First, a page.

Jun 042012

With Forza having announced Horizon it seems as though we shouldn’t forget the driving games grand daddy that is Need For Speed. While the series had been getting a little old, this new wave of open world driving games look set to breathe new life into the series, especially Need For Speed. This time around you won’t merely be pointed to a race and have to compete in it, Most Wanted is offering up a lifetime score tracker for bragging rights amongst your friends and online and also giving more freedom to the player.

As you play the game you will get Speed Points for doing just about anything and it is these that build up the overall score for players. With all dangerous driving though you are sure to alert the local Police Force which could lead to some problems because they are not afraid of chasing you down throughout the streets. Multiplayer will also feature heavily allowing you and friends to cause havoc on four wheels across the entire city when the game releases on October 30th.

Gaming Irresponsibly will be bringing you updates as they are made available for the duration of E3. Stay tuned for more news and happenings from the industry’s largest convention here at GamingIrresponsibly.com! You can also follow our updates on Facebook and Twitter

Oct 222011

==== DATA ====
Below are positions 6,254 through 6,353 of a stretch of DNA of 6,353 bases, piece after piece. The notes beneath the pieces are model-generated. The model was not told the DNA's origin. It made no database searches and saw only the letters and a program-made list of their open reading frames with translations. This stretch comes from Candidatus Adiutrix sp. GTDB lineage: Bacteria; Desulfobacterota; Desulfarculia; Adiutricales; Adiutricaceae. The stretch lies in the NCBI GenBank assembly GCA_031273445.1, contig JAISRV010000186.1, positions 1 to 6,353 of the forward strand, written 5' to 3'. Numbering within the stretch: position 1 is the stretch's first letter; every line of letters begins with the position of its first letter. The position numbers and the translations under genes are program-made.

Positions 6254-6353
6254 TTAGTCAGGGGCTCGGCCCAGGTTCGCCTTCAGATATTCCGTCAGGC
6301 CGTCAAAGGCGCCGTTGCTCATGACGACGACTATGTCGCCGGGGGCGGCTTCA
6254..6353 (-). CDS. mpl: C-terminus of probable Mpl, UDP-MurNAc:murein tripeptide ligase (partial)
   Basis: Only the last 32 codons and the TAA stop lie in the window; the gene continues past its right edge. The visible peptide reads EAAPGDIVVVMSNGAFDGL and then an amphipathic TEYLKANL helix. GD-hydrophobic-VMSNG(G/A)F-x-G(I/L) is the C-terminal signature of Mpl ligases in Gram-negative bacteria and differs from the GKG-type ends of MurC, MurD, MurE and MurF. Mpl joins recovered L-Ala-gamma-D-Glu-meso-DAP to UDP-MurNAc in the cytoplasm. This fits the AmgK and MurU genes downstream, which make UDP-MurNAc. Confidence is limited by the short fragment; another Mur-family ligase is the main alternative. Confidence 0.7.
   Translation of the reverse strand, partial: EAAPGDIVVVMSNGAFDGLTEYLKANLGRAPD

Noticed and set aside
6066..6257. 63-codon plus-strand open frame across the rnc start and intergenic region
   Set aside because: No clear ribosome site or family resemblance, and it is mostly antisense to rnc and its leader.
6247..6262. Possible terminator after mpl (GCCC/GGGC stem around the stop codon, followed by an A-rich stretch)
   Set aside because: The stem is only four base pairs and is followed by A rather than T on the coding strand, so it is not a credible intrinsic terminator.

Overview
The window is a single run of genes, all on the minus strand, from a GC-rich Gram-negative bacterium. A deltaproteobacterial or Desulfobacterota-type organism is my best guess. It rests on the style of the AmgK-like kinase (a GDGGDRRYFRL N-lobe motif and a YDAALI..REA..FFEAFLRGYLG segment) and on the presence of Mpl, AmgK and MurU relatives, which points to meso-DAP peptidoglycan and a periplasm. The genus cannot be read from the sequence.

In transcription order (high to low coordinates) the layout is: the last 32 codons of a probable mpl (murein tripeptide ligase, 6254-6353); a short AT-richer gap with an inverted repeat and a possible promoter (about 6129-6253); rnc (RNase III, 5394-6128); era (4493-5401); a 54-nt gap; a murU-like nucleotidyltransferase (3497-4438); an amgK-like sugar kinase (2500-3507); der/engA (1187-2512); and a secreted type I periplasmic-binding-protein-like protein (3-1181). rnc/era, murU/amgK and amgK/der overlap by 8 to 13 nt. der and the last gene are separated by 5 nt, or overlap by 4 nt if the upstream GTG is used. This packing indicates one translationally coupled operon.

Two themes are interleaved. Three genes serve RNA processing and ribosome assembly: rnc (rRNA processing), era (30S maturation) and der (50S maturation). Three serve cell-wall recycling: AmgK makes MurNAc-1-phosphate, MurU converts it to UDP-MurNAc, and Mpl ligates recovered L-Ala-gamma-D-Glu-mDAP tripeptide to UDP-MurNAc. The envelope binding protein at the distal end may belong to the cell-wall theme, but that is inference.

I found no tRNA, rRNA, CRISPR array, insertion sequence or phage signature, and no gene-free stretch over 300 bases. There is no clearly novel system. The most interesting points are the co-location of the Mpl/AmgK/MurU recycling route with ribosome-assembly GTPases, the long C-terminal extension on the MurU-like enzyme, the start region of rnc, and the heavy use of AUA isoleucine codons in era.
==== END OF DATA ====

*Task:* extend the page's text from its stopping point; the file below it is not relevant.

It seems that lately, EA hasn’t really been sure what direction they want the Need for Speed series to go. Black Box games had been the main developer on the series since Hot Pursuit 2 in 2002, but EA gave the series a year off after 3 games in 3 years by Black Box lead to the critically panned Need for Speed ProStreet in 2007. EA then gave Slightly Mad Studios a shot with Need for Speed Shift in 2009. Need for Speed Shift was a major departure for the series, being more of a simulation than an arcade experience. Shift was well received, and has since gotten its own sequel, but without the Need for Speed title. In 2010, Burnout developer Criterion had a turn and released Need for Speed: Hot Pursuit, a throwback to the popular Hot Pursuit series from last generation. Now, with four years of development time, Black Box is back with Need for Speed: The Run. Need for Speed: The Run is set be released on November 15 for Xbox 360, Playstation 3, Wii, 3DS, and PC.